In addition to the usual reviews and comments you would find on a horror movie blog, this is also a document of the wonderfully vast horror movie section of the video store I worked at in my youth.

Monday, September 18, 2017

Schoolgirls Shouldn't Play With Dead Things.

I wrapped up my TIFF experience last weekend with Paco Plaza's newest horror, Verónica.

After messing with a Ouija board to contact her dead father, Verónica (Sandra Escacena) senses that she may have brought forth something else much more sinister.

This was another entertaining yarn from Plaza. Carrying over the sensibilities employed on his solo installment of the [REC] series, he was again able to deftly mix horror with light comedy. And while it's true the plot seemed very familiar, it was very well executed. Opening with a setup that echoed that of [REC], Plaza utilized visual flourish and calculated technique to give this piece some real depth.

Verónica had some decent set pieces that thankfully didn't overly rely on sound design, as Plaza knew how to let his visuals guide our response. However, I've found over the years that the Spaniards tend to over explain their climaxes and unfortunately Verónica was no different. I found it only a mild annoyance in this case, though.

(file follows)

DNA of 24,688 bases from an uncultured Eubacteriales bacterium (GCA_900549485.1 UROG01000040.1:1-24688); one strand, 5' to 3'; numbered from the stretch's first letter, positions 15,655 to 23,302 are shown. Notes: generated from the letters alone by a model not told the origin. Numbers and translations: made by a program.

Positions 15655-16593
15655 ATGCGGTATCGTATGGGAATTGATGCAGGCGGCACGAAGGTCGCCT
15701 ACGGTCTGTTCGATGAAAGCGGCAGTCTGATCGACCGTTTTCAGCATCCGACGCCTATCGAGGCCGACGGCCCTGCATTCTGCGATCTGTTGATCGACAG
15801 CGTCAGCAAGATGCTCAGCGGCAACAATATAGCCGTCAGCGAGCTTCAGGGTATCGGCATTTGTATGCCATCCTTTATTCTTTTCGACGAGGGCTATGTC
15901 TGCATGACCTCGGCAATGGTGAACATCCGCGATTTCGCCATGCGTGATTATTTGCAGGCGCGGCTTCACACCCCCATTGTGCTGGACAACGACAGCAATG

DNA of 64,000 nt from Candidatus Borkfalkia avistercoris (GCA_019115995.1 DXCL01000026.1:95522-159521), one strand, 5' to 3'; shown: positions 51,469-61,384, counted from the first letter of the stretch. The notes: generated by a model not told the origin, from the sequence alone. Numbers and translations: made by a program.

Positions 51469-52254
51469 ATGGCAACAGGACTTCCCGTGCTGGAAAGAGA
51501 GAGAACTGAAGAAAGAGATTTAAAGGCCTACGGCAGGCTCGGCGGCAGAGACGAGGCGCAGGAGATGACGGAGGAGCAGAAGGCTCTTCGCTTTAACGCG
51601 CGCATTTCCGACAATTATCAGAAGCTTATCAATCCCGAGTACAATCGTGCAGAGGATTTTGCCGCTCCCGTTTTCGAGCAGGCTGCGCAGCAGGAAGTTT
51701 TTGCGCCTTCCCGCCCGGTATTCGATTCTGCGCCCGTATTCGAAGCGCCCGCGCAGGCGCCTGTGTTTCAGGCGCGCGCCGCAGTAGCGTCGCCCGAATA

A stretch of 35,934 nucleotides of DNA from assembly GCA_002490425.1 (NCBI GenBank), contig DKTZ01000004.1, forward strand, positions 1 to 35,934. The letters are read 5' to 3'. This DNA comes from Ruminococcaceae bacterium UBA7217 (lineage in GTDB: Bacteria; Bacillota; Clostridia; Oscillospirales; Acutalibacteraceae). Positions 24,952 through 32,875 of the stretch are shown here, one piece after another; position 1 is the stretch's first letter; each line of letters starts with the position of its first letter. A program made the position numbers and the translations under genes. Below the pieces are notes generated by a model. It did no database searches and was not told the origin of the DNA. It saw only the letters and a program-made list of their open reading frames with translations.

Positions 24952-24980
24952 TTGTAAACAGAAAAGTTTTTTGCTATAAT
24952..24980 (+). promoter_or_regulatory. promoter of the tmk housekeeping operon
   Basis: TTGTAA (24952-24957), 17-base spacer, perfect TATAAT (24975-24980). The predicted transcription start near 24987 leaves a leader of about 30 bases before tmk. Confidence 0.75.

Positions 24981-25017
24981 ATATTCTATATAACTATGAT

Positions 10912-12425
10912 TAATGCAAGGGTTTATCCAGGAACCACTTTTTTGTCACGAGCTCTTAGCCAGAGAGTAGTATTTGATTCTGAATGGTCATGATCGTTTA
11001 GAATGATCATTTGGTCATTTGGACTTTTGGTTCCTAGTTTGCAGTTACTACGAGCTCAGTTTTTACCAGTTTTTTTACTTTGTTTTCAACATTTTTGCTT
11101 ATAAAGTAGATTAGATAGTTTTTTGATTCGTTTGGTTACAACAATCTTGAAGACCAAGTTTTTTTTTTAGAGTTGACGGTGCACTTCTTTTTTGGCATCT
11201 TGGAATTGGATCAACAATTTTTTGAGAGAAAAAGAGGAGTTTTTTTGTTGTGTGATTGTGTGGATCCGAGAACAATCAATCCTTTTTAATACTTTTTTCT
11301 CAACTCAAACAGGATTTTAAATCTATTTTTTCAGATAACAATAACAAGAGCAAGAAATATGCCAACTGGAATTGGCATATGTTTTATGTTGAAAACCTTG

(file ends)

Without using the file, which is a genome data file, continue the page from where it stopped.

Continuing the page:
I thought the performances were another large reason this piece was a success. Escacena was very good as the title character, but it was the entire supporting cast that really anchored the project. Her younger siblings were quite charming and the bickering between them made up the bulk of the comic relief. And I have to say that Consuelo Trujillo really made the most of her clichéd role as the blind and wizened nun Sister Death.

Sandra Escacena (left) and Consuelo Trujillo in Verónica.

Plaza is a journeyman of his craft and continually shows that through sheer creativity and personality he can make even the most oft-travelled material interesting. Verónica doesn't reinvent the wheel, but it sure makes you have fun riding on it.

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